Gustafson’s chronological and conceptual approach is particularly helpful as he explains the ways contemporary battles over gas and sovereignty draw up and reanimate older histories, in many ways making this a story about the battle over memory and the persistence of colonial ghosts. This framing also contextualizes his critique of Evo Morales and his revolution, a thoughtful, careful, confident critique, without ever undermining Bolivian sovereignty or Indigenous struggles.
Gustafson’s writing is also sensorially powerful. He wants us to feel the heat of the Chaco, the affective energies of the nationalist (and masculinist) defense of oil and gas, the aural, visual, tactile transformation of landscapes and life around processing facilities. His words and analysis are grounded in the specificity of Bolivian life, history, and geopolitics, and yet they often resonate with other places and moments. Gustafson’s vivid description of Camiri during the years of the oil boom for example, brought my Peruvian grandmother to mind. Descriptions of the benefits oil men (and their families) received resonated with stories she would tell me about the shifting contours of life after my grandfather was promoted from miner to mine manager, and then sent from Ayacucho (in the southern Peruvian Andes) to work at an hacienda on the coast. Reading Gustafson reminded me of the old tapes I have stashed in boxes high up on the shelves of my office; tapes that document moments of my grandmother’s early life, like falling for a miner 15 years her senior, waiting for him to “steal” her away on horseback from her father (who raised her alone after her mother left when she was a toddler), and her relief when her father agreed to the union after my grandfather was promoted to manager of the mine. Like the story Gustafson tells, my grandparents’ experience is also a story about gender and race, about foreign capital and colonized labor, about the militarization of life and the pan-regional struggle over control of natural resources. Gustafson’s meticulous and at times deeply moving account inspired in me an urgency to learn more, to dig deeper, to remember family histories and their link to regional, national and transnational entanglements.
Gustafson’s story is also as much about fossil fuels and the making of a nation as it is about masculinity and misogyny. In telling this story, Gustafson writes powerfully about the ferocity of fossil capital’s impact on women, queer and racialized bodies, even as he amplifies primarily the voices and writing of male protagonists (though not uncritically). He is aware of the limitations of this approach—of deploying the voices of male thinkers to critique the misogyny of fossil capital (pp. 17-18); and he offers important discussions throughout the text about “expressions of gendered toxicity emanating from masculine excess (p. 245),” as well as “digressions” that bring to the fore the political and intellectual work of radical women, like the defiant anarcho-feminist María Galindo, and the historian Margaret Alexander Marsh who explored the powerful role of U.S. banks in Bolivia in the 1920s. While I would have loved to read more about other “digressions” (e.g. the Peace Corps accused of sterilizing indigenous women, p. 65), Gustafson opens up important space for thinking with feminist histories, and histories of gendered violence, space that allows us to engage alternative tellings of refusal and resilience (e.g. p. 159), and explore the ways gendered and racialized subjects refuse to allow this brutality to define them.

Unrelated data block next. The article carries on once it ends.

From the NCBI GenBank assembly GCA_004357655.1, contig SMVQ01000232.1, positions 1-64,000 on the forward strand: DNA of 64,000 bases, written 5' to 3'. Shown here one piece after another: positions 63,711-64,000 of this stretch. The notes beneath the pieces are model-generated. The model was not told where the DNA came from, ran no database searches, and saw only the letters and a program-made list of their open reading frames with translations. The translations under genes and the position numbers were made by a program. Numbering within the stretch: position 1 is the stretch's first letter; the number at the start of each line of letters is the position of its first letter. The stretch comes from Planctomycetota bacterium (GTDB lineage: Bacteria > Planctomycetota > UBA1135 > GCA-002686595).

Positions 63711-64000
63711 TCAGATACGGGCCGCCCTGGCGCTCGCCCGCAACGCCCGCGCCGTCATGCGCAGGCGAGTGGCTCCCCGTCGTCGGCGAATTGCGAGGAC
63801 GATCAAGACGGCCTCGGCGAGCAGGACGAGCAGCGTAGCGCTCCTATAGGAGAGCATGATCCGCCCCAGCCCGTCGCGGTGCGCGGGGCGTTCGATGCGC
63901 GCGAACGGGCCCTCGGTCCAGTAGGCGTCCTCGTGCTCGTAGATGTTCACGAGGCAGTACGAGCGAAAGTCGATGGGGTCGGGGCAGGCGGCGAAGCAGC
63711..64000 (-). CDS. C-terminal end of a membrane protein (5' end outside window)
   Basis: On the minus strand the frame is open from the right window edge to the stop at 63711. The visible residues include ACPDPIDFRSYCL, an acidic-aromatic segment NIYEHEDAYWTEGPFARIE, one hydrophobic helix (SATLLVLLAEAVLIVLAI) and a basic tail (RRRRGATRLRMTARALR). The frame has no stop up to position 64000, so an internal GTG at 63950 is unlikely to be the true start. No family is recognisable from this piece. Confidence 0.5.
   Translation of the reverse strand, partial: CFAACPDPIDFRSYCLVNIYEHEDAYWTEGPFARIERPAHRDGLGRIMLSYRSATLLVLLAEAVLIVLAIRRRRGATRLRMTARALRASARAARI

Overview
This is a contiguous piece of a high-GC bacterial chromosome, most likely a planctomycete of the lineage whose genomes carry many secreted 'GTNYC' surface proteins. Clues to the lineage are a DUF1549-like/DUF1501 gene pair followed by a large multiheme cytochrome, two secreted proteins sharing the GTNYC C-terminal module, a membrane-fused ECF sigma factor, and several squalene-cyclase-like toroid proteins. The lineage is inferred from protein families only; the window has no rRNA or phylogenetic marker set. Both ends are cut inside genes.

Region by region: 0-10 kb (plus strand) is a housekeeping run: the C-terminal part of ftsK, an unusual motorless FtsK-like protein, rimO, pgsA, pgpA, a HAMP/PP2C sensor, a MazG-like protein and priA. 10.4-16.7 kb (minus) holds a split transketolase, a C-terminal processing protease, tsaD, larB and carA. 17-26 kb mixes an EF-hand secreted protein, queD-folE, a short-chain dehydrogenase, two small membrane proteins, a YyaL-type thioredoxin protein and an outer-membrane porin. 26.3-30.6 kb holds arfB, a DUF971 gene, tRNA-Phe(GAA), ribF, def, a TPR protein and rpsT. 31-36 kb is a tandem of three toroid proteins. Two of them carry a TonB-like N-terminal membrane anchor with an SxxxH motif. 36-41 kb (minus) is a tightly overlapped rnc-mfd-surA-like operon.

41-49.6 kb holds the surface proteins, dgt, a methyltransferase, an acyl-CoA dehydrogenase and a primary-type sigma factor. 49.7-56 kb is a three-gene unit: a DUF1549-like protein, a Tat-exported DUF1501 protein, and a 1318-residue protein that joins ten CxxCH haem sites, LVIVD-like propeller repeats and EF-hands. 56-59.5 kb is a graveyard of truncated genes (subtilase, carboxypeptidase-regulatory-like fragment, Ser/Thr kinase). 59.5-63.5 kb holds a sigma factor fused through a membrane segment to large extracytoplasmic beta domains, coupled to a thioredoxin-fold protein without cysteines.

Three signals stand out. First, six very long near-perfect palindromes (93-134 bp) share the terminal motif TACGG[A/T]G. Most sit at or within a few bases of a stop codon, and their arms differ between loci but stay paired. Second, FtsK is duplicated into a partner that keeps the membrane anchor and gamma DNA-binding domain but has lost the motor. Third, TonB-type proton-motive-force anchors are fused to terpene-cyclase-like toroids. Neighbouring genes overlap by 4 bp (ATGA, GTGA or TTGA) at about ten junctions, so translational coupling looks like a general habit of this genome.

Gustafson’s writing contributes to critical conversations about imagining alternative political horizons and possibilities. In The Great Derangement: Climate Change and the Unthinkable, Amitav Ghosh writes about the significance of art and literature to the radical rethinking of life in the Anthropocene. For Ghosh, who is both novelist and anthropologist, the climate crisis is as much about culture as it is about science; it speaks to our desires, to our desire for the good life, for freedom. And this is a crucial part of the problem. As he describes it in an interview with the Los Angeles Review of Books, “so often the imagery of freedom has to do with an automobile or a motorcycle…. You’re speeding down an open road with your hair blowing in the wind. That’s really what freedom has come to mean to us. Yet we never consider that this kind of freedom is dependent on the road, on the machine that some giant corporation produces for you, and on the gas that an even more enormous corporation produces for you. So it’s really not freedom at all.”
Gustafson’s analysis resonates deeply with Ghosh’s observations. While Gustafson’s work is not fictional, it performs the kind of imaginative labor that I think Ghosh is asking for. He reminds us that any discussion of decolonized futures should include a recognition of the pervasive force and violence of fossil capital, even in seemingly progressive or even revolutionary movements. And he invites us to learn from the story of Bolivia, to find inspiration in, as he puts it, “the accumulation of political senses that I hope some might find useful for confronting the fossil empire of today” (p. 17).
María Elena García teaches in the Comparative History of Ideas Department at the University of Washington. She is the author of Gastropolitics and the Specter of Race: Stories of Capital, Culture, and Coloniality in Peru (University of California Press, 2021).